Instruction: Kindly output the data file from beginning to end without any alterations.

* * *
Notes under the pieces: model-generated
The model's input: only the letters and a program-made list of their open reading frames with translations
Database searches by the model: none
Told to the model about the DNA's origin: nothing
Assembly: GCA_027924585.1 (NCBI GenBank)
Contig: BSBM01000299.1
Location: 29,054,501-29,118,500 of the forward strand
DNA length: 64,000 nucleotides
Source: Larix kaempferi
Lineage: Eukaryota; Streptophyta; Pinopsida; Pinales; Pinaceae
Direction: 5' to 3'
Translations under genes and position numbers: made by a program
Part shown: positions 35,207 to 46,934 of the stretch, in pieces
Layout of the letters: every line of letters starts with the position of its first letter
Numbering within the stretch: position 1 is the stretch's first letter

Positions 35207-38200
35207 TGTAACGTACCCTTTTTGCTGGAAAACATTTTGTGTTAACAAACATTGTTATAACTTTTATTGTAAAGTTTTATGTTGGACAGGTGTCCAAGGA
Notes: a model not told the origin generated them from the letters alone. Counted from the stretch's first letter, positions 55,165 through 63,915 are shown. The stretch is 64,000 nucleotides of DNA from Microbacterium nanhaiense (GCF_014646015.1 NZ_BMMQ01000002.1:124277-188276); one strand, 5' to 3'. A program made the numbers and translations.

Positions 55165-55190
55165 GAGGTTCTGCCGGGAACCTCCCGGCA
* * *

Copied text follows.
Notes under the pieces: model-generated
The model's input: only the letters and a program-made list of their open reading frames with translations
Database searches by the model: none
Told to the model about the DNA's origin: nothing
Assembly: GCA_027924585.1 (NCBI GenBank)
Contig: BSBM01000299.1
Location: 29,054,501-29,118,500 of the forward strand
DNA length: 64,000 nucleotides
Source: Larix kaempferi
Lineage: Eukaryota; Streptophyta; Pinopsida; Pinales; Pinaceae
Direction: 5' to 3'
Translations under genes and position numbers: made by a program
Part shown: positions 35,207 to 46,934 of the stretch, in pieces
Layout of the letters: every line of letters starts with the position of its first letter
Numbering within the stretch: position 1 is the stretch's first letter

Positions 35207-38200
35207 TGTAACGTACCCTTTTTGCTGGAAAACATTTTGTGTTAACAAACATTGTTATAACTTTTATTGTAAAGTTTTATGTTGGACAGGTGTCCAAGGA
Notes: a model not told the origin generated them from the letters alone. Counted from the stretch's first letter, positions 55,165 through 63,915 are shown. The stretch is 64,000 nucleotides of DNA from Microbacterium nanhaiense (GCF_014646015.1 NZ_BMMQ01000002.1:124277-188276); one strand, 5' to 3'. A program made the numbers and translations.

Positions 55165-55190
55165 GAGGTTCTGCCGGGAACCTCCCGGCA